Afghan crisis increasing risk of child marriage, trafficking, Unicef says
Kabul, Nov 12 (EFE).- The serious economic crisis in Afghanistan is forcing an increasing number of families to sell their children or pledge the girls for marriage at a very young age in order to claim the dowry, the Unicef warned on Friday.
“The extremely dire economic situation in Afghanistan is pushing more families deeper into poverty and forcing them to make desperate choices, such as putting children to work and marrying girls off at a young age,” UNICEF Executive Director Henrietta Fore warned in a statement.
She said that even before the ongoing political instability in the country – after the Taliban seized full control of the country on Aug. 15 – the United Nations agency had already registered 183 child marriages and 10 cases of minors being sold between 2018 and 2019 in just two western provinces of Herat and Baghdis.
“I am deeply concerned by reports that child marriage in Afghanistan is on the rise. We have received credible reports of families offering daughters as young as 20 days old up for future marriage in return for a dowry,” Fore said.
According to Unicef data, around 28 percent of Afghans aged between 15-49 were married before the age of 18.
Moreover, the instability in the wake of the Taliban coming to power and the subsequent halt in the supply of international aid have aggravated problems for Afghan families who are struggling to deal with the pandemic, a food crisis and the onset of winter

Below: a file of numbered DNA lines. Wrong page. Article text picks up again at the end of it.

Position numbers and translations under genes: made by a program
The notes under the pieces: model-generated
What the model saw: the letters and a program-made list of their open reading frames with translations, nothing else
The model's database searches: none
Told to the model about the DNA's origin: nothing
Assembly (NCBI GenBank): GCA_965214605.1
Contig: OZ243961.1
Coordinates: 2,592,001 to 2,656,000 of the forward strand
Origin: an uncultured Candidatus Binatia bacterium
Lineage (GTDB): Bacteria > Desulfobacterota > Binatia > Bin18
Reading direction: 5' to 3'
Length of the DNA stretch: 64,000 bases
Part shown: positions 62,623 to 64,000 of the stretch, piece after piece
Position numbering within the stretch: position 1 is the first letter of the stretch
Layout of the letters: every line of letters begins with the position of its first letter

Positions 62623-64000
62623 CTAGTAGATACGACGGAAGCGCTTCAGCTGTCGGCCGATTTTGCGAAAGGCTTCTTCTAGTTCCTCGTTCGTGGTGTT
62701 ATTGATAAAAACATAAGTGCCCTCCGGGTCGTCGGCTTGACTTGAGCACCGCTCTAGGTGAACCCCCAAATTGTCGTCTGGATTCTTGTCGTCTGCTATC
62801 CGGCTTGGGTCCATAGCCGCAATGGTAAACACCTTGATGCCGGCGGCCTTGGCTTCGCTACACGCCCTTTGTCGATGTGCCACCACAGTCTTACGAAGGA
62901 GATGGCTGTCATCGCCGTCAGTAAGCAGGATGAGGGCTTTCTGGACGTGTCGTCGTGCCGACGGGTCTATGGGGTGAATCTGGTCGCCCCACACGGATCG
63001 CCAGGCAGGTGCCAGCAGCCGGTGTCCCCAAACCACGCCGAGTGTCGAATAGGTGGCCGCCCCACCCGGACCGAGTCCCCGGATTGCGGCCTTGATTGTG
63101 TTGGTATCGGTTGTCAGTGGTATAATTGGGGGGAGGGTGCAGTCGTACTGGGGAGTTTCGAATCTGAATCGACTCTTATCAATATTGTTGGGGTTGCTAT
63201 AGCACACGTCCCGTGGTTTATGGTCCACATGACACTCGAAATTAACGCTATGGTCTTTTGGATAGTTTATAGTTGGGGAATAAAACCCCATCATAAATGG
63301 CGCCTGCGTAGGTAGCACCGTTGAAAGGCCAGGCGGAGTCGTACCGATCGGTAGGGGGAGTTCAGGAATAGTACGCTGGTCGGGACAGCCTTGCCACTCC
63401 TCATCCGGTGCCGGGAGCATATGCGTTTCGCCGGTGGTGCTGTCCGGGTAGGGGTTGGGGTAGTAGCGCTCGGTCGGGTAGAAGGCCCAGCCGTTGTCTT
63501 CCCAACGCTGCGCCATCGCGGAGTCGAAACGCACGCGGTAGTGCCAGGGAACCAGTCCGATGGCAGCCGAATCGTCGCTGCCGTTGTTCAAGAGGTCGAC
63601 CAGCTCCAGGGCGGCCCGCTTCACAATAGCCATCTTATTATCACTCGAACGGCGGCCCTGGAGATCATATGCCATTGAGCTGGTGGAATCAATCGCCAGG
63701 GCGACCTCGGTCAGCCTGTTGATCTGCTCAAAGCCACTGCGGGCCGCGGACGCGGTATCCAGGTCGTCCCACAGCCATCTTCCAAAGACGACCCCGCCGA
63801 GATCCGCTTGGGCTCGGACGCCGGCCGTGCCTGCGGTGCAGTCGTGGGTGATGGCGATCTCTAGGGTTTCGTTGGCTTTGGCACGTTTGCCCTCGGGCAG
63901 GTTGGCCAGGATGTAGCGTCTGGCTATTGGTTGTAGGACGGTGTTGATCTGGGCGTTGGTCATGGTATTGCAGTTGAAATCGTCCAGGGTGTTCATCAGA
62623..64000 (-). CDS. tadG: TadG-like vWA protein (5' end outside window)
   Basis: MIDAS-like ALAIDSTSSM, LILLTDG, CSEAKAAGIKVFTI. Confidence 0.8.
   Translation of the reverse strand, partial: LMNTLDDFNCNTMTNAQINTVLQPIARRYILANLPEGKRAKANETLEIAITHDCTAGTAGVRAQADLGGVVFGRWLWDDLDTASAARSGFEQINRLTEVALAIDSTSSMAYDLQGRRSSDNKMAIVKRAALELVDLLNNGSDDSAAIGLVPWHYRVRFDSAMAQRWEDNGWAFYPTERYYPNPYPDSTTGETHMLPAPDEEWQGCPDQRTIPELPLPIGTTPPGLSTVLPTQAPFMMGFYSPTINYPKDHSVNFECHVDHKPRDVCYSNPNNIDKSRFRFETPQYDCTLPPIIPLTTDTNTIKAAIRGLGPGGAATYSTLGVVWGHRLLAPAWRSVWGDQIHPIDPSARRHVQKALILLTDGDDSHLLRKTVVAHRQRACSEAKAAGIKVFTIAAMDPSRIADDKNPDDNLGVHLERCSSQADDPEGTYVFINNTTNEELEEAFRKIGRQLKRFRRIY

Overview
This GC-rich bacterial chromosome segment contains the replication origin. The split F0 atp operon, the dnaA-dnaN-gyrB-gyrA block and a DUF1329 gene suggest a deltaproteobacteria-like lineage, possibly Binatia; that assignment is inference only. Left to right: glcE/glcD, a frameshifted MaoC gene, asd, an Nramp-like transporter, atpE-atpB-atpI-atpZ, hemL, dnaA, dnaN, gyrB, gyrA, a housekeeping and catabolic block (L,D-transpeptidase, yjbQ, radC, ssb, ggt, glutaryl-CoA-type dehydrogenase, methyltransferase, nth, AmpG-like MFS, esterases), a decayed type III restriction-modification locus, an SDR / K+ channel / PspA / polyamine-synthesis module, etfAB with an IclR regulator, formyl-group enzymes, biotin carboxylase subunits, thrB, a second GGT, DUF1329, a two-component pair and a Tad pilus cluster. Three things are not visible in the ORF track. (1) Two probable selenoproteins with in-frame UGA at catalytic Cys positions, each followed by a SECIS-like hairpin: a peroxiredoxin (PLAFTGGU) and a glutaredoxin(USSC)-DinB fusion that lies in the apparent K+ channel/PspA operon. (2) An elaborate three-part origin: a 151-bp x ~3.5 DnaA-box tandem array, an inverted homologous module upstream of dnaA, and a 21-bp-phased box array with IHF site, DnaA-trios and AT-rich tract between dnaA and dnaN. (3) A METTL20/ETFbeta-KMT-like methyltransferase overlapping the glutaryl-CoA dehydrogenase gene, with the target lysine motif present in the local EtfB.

The executive director highlighted that the Taliban were still not allowing most Afghan girls to go to school, which increases the risk of child marriage, as schools often offer the “best protection” against minors being forced to work or get married.
Fore said that the Unicef was carrying out various measures to try and raise awareness among communities over the risks of child marriage, which increases the possibility of abuse and health risks, apart from launching a cash assistance program to help families avoid having to take desperate decisions for survival.
“But this is not enough. We call on central, provincial and local authorities to take concrete measures to support and safeguard the most vulnerable families and girls. We urge the de facto authorities to prioritize the reopening of schools (…). The future of an entire generation is at stake,” she added.
During the earlier Taliban regime (1996-2001), the Islamists did not allow girls to attend school and confined women inside homes.